Dr. Tom Scott-Arthur is a Lecturer/Senior Lecturer in Sociology & Youth Studies in the School of Social Sciences. By working through staff, students, graduates and external partners, and beyond the confines of the university, he works with a department that actively seeks to make a positive and lasting difference to the communities we are part of. Alongside being a member of the department's thriving research community, he delivers core teaching on undergraduate courses in Sociology & Youth Studies and helps to shape future provision.
He is currently module lead for Youth Culture & Society (year 3 Sociology option module), Managing Transitions (year 1 Youth Justice core module) and co module lead for Research & Study Skills (year 1 Youth Studies & Youth Justice core module). He also teaches on the Service Learning (Year 2 Sociology core module), Social Structure & Social Life (year 1 Sociology core module). He is second year tutor for the BA Sociology course. Alongside this, he supervises undergraduate Sociology, Youth Studies and Youth Justice dissertation students as well as MA Sociology.
Tom completed the BA Hons in Health and Social Care program as a student at NTU, graduating in 2010. Following this, he went on to study the MA in Public Health at NTU, completing in 2011. Towards the end of his MA, he began to have an interest in the inter-relationship between deprivation, locality and health. This formed the focus of his ethnographic PhD (Social Sciences), which he completed at Loughborough University in 2018. He explored the (often conflicting) views of residents in St Ann's, a deprived neighbourhood in Nottingham, to find out how they 'made sense' of their health. He used concepts from Bourdieu, such as 'habitus', 'field', 'doxa' and 'symbolic violence' in analysing his findings. Alongside completing his PhD, he taught several subjects on different modules (such as Sociology and Advanced Research Methods), at both NTU and Loughborough University, as well as being involved in other research projects.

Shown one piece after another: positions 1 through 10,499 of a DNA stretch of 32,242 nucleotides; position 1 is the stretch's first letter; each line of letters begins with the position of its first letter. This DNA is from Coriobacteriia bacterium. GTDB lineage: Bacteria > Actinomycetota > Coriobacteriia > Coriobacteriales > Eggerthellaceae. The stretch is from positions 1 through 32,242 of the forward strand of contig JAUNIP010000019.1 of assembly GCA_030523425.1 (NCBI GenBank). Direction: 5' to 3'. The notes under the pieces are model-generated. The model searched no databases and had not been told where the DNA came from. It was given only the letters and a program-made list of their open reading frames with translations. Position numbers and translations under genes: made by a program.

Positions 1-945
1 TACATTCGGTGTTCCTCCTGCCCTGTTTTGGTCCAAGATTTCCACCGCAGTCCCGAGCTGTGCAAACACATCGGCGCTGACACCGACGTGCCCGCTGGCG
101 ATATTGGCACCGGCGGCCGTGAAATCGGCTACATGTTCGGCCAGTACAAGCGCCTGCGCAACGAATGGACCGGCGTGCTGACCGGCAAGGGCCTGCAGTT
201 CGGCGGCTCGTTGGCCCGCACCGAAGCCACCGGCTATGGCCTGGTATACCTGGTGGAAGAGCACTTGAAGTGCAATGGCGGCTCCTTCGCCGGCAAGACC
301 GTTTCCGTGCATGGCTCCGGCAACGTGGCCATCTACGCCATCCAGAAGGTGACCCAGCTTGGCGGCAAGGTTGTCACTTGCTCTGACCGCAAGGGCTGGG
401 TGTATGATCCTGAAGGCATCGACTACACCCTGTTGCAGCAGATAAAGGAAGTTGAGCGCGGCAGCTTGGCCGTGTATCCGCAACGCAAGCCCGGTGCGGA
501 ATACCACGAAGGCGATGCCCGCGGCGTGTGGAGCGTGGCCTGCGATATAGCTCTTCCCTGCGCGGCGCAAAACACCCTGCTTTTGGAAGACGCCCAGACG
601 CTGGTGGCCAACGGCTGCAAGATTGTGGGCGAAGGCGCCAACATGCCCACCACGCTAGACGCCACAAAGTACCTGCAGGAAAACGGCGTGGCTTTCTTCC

Following the completion of his PhD, from July 2018 to July 2019 he worked full time as an Educational Developer at Nottingham Trent. Working in the Law School, he worked alongside course teams in developing inclusive curricula, learning and teaching. He gained noteworthy knowledge of the theory and practice behind this, with an interest in the formulation and implementation of 'active' teaching methods.
Tom's primary research areas are around the Sociology of health, culture, deprivation, health inequalities & qualitative methods. He is currently working towards a publication titled: 'Conflicting experiences of health and habitus in a poor urban neighbourhood: A Bourdieusian ethnography', co-authored with Saukko (Loughborough University) and Brown (DMU). This is an ethnographic study of health and wellbeing which was undertaken in a deprived neighbourhood in the UK Midlands. We use Bourdieu's notion of habitus, finding that different groups had different, even conflicting ways of understanding and acting on health.
Health, poverty, deprivation, inequality, Bourdieu, place.